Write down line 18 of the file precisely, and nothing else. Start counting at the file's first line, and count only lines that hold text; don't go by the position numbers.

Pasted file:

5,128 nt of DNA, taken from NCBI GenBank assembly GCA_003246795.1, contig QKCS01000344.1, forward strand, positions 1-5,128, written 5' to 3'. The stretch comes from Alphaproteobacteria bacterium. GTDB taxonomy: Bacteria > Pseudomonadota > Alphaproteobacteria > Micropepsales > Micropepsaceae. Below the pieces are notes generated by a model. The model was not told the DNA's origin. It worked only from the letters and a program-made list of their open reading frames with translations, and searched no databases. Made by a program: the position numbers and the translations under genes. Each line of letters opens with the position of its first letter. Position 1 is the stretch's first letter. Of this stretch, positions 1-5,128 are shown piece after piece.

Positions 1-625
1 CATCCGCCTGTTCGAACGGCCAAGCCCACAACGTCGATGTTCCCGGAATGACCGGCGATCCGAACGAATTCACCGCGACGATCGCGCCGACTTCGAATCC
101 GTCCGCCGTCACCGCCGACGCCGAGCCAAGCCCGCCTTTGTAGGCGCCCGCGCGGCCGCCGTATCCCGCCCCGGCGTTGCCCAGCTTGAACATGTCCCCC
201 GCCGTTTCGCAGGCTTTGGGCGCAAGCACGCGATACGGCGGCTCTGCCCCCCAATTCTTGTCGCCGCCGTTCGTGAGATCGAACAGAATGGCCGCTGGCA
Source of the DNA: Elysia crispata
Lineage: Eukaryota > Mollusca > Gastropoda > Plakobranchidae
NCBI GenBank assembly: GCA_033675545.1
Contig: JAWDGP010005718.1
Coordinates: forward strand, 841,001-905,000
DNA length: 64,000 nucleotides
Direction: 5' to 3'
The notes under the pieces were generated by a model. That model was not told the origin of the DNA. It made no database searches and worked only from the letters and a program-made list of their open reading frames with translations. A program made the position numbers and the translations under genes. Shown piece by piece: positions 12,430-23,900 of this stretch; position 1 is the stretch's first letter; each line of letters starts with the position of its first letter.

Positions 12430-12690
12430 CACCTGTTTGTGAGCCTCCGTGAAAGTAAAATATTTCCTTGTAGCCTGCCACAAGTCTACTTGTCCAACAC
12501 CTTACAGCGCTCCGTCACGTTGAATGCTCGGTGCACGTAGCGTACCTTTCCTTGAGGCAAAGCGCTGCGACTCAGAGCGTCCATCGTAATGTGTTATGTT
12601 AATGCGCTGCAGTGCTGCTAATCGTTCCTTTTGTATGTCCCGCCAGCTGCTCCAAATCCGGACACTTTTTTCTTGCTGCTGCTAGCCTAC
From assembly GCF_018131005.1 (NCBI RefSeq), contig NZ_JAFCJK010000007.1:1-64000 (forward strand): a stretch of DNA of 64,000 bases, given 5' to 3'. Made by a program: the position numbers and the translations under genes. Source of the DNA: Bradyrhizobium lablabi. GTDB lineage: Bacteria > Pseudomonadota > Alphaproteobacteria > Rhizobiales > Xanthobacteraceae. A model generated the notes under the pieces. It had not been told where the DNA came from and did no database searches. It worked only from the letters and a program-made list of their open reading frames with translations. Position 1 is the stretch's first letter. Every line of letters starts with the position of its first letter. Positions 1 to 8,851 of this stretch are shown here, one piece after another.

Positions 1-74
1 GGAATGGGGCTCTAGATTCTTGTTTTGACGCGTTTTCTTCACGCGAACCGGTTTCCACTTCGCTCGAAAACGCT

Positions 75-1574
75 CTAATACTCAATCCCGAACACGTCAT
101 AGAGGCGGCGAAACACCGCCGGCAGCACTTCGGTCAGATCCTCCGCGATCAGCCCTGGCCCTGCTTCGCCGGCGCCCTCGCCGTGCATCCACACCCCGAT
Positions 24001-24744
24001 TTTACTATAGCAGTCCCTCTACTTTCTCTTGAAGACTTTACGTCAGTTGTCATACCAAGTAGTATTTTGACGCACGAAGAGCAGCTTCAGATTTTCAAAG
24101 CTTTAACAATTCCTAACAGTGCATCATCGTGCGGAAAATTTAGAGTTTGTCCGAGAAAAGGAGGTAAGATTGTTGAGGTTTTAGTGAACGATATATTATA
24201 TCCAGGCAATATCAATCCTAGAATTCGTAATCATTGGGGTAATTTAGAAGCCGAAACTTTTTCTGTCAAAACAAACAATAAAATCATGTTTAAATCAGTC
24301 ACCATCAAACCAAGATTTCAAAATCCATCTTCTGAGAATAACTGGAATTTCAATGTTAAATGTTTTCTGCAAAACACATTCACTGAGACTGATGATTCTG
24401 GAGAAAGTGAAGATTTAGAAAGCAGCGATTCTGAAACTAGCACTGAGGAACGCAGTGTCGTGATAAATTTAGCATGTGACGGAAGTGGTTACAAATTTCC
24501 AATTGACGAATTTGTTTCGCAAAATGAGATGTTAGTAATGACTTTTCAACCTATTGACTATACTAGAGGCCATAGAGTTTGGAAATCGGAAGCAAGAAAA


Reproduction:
From assembly GCF_018131005.1 (NCBI RefSeq), contig NZ_JAFCJK010000007.1:1-64000 (forward strand): a stretch of DNA of 64,000 bases, given 5' to 3'. Made by a program: the position numbers and the translations under genes. Source of the DNA: Bradyrhizobium lablabi. GTDB lineage: Bacteria > Pseudomonadota > Alphaproteobacteria > Rhizobiales > Xanthobacteraceae. A model generated the notes under the pieces. It had not been told where the DNA came from and did no database searches. It worked only from the letters and a program-made list of their open reading frames with translations. Position 1 is the stretch's first letter. Every line of letters starts with the position of its first letter. Positions 1 to 8,851 of this stretch are shown here, one piece after another.